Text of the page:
• So, as an expert in alternative/complementary heathcare you are not aware of evidence for the efficacy of acupuncture for POD. What about other gynaecological conditions? What I mean is, as far as you are aware does acupuncture alter the natural history of any gynaecological condition. Also, in your opinion, and based upon your review of the evidence you and your team have reviewed, is acupuncture of any use for anything other than pain control?

    • no, no, no!
      why don’t you learn to read properly?
      i said that i am not aware of “COMPELLING EVIDENCE IN RELATION TO POD” – that is quite different from what you just put into my mouth, you know.
      there are quite a lot of those; people have written textbooks of more than 2000 pages on gynaecological conditions. so your question is not easy to answer.
      finally, this is a blog and not an exam of up-to-date acupuncture knowledge. try to do the research yourself, please.

  • Calm down dear! It was just a question.
    My concern is that although current evidence base for acupuncture is poor-at least that is what I gather from your observations-it continues to be used for a very very wide range of disorders by both CAM and ‘Orthodox’ practitioners. Lack of evidence seems one of your basic criticisms of CAM and is no doubt one of the main reasons for labelling most CAM methods as ‘quackery’. So it seems strange to me that orthodox practitioners persist in adopting and prescribing quack remedies and do this under the umbrella of their orthodox status and yet avoid a similar label.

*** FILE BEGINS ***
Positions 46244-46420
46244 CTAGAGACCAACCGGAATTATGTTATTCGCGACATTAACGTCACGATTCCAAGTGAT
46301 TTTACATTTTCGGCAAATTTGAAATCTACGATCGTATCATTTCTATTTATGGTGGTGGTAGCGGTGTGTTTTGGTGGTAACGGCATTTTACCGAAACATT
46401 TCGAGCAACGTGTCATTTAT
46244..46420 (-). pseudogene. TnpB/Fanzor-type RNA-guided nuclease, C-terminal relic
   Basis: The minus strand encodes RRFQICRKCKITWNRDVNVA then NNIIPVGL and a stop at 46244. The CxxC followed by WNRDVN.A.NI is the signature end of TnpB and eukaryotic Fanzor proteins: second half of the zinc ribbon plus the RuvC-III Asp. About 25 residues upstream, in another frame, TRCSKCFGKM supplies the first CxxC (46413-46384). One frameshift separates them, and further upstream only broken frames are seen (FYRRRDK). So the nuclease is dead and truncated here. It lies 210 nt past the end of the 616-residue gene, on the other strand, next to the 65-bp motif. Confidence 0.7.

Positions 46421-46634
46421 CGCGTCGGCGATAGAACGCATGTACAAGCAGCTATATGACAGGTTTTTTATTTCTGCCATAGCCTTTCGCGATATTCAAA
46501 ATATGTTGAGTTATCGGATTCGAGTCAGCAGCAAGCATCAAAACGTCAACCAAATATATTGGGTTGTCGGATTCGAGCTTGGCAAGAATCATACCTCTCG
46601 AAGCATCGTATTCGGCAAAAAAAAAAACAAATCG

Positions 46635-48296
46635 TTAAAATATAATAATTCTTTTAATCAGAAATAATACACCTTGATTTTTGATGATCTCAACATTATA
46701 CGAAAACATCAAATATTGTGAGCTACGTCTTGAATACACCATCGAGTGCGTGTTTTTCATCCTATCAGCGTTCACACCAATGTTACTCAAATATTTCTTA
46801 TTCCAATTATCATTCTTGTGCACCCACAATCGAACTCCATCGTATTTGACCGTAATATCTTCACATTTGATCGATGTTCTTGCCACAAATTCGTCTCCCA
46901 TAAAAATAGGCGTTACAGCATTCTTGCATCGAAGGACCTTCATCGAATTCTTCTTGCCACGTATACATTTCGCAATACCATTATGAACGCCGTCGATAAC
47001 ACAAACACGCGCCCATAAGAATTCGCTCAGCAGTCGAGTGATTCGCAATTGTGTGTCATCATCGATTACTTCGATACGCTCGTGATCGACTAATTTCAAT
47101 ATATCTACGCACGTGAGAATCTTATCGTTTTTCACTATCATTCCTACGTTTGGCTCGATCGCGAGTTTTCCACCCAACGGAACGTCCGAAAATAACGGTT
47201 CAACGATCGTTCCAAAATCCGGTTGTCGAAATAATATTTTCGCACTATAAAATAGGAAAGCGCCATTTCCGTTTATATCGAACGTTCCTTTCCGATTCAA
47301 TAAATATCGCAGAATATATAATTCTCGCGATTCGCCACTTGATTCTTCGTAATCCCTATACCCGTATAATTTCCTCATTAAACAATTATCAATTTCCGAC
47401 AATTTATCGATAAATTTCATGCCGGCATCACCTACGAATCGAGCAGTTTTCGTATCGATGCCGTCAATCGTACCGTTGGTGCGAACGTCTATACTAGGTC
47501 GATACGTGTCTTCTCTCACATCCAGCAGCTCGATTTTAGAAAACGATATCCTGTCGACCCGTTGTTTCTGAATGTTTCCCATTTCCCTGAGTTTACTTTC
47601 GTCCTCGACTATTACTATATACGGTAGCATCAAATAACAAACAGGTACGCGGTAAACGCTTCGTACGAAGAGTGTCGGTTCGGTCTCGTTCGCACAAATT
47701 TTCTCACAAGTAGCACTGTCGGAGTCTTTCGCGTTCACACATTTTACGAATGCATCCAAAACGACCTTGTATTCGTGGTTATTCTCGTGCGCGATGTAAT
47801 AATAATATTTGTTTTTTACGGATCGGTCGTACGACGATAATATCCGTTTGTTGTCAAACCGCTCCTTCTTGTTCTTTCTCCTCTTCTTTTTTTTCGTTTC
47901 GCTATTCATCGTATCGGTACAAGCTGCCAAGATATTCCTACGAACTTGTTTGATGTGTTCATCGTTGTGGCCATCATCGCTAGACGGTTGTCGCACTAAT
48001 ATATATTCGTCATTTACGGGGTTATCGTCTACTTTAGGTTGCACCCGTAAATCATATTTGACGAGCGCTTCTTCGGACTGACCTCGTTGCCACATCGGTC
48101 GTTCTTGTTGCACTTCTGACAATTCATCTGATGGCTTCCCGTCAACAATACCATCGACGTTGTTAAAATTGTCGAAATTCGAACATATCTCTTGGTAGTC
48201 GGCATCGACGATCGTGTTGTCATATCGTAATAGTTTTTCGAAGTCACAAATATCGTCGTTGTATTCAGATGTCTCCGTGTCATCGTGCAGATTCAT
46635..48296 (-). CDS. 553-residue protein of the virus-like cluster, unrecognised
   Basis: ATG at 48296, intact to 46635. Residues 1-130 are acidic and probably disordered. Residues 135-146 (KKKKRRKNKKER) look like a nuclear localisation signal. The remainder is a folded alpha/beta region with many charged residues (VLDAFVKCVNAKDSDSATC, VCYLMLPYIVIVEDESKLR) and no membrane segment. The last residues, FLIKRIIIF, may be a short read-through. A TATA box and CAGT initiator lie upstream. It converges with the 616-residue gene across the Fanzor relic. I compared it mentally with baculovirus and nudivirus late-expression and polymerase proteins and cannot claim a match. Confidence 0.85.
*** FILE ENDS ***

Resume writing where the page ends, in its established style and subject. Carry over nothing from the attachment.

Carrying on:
That was all, no need to get heated. Have a great day.

    • no, a quack is a quack, regardless of his/her professional background. my battle – if it is a battle – is not one of one profession against another; it is a battle of against irresponsible/unethical behaviour wherever it occurs in relation to alt med.

  • Oh, and I should have asked… does ‘no,no,no!’ mean NO, acupuncture is not useful for anything other than pain control?

  • it means that i object to be misquoted by you or anyone else.

  • Not aiming to ‘misquote’, just trying to make sure everyone is on a level playing field. And,I’m totally in favour of eliminating quackery and irresponsible and unethical behaviour in healthcare…wherever it occurs!!

  • …and it occurs quite prominently within orthodoxy.

  • I dont use acupuncture. I dont understand it, and I dont see how it works. I try to manage my patients using straightforward orthopaedic principles and I guess that would make me a heretic amongst some members of my profession.

  • and by ‘acupuncture’ I mean traditional acupuncture, ie meridians etc etc and I dont mean ‘dry needling’. I dont use the latter either, but I believe it is useful for some stubborn traction entheseal probelms like tennis elbow.

  • Having undertaken a recent MusculoSkeletal course under the auspices of the British Institute of Musculoskeletal Medicine, I have booked for a foundation course in Acupuncture through the British Medical Acupuncture Society – something I did not see myself considering at all prior to the MSK teaching.

    Why? Well, I have heard much from local specialists (MSK Medics, Orthopods, GPs with special interests etc) in the benefit of ‘Dry Needling’, particularly for intractable soft tissue pain situations. I’m fairly well read on the evidence (or lack thereof) and interested in exploring this from a personal professional point of view. Whilst I am NHS trained, and work within the NHS, I plan to trial the use of dry-needling in my own time, at my own cost.

    I am completely comfortable with the fact that there are little data supporting acupuncture in many non-MSK conditions, and I will be steering well clear of these areas. What does contribute to my change of stance is modest, short term benefits to my own experience of chronic back pain. Given the relative absence of orthodox approaches, I can see the draw of alternatives.

    Just my tuppence worth…